FILM REVIEW: GLASS

M. Night Shyamalan is an intriguing writer, director and producer with a solid fanbase. He’s given us classics such as The Sixth Sense but has also produced some epic flops like the non-sensical The Happening. I’m one of those gluttons for punishment who if I like a director I’ll sit through the good, the bad and the ugly. In Shyamalan’s latest film, Glass, he closes the loop on two of his previous films, 2000’s Unbreakable and 2016’s Split, with mixed results.

Seeing Glass in isolation of the other two films would leave any viewer highly confused, as Shyamalan interweaves his stories with a lot of throwbacks, assumed knowledge, and brings back characters from past films in this climactic trilogy ender.

It’s unclear whether Shyamalan planned the three films to be linked as a saga from the get-go, or if he somehow managed to build on the themes of the films throughout his career and thought “hey, this might work!”

Bruce Willis and Samuel L. Jackson reprise their roles as the superhero David Dunn and villain Elijah Price aka Mr. Glass, respectively, from Unbreakable, who are bound to each other through being the antithesis of each other. Dunn having superhuman strength and Mr. Glass suffering from a bone condition that make his skeletal system as weak as, er, glass. Willis, ever the strong silent type, goes through the motions and I remained unmoved by Dunn’s plight. Jackson on the other hand somehow managed to make me sympathise with Mr. Glass, despite knowing his mass-murdering terrorist past.

James McEvoy, in a stunning feat, pulls off 24 characters as Split’s Kevin Wendall Crumb who suffers from dissociative identity disorder. He copped some flak for this character initially and it even spawned a popular meme around the character Patricia. I take my hat off to anyone who can morph into such an array of personalities within seconds.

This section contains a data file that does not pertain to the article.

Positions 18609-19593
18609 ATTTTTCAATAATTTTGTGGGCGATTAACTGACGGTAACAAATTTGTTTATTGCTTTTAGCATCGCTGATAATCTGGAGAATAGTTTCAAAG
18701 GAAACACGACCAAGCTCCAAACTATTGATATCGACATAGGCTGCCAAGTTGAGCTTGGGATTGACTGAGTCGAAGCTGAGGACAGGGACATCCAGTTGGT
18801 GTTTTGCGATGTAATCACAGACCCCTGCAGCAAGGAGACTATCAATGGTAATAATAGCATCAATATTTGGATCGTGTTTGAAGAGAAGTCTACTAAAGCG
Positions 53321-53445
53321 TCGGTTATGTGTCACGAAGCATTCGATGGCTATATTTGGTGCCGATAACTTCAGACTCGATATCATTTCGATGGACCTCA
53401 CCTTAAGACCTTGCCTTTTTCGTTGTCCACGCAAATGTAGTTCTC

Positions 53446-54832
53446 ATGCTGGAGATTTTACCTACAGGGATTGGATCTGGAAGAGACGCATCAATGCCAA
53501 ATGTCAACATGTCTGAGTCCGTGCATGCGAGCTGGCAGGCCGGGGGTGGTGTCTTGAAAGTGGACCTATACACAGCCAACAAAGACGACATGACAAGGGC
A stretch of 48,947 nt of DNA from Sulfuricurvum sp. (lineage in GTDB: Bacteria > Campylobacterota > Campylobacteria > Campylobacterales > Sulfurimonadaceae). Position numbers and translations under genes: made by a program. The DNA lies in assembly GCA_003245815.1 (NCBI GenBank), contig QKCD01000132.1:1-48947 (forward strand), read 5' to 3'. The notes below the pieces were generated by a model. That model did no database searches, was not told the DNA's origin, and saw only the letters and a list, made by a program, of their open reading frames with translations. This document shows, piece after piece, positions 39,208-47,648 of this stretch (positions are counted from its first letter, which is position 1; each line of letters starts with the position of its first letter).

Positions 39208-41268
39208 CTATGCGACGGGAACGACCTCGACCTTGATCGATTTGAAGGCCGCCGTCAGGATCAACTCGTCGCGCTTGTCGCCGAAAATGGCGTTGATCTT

Sarah Paulson plays psychiatrist Ellie Staples who seemingly pops out of nowhere to lock Crumb and Dunn up in an institution for people with extreme delusions of grandeur, where Mr. Glass already resides. Mayhem ensues.

The plot of the film is so fantastical that it is comedic at times, particularly with Crumb’s “Horde” switching so often. I also felt that the film spent so much time explaining itself, it left little time for action.

As a stand-alone film, Glass doesn’t really work. It tries to fit the mould of the popular comic book superhero flicks and falls short. As the conclusion of a saga, it fares better, but for fans only. It was entertaining, but I’m lucky I re-watched Unbreakable recently or I would have left the cinema even more bewildered than I did.

Glass opens in cinemas around Adelaide on January 17.

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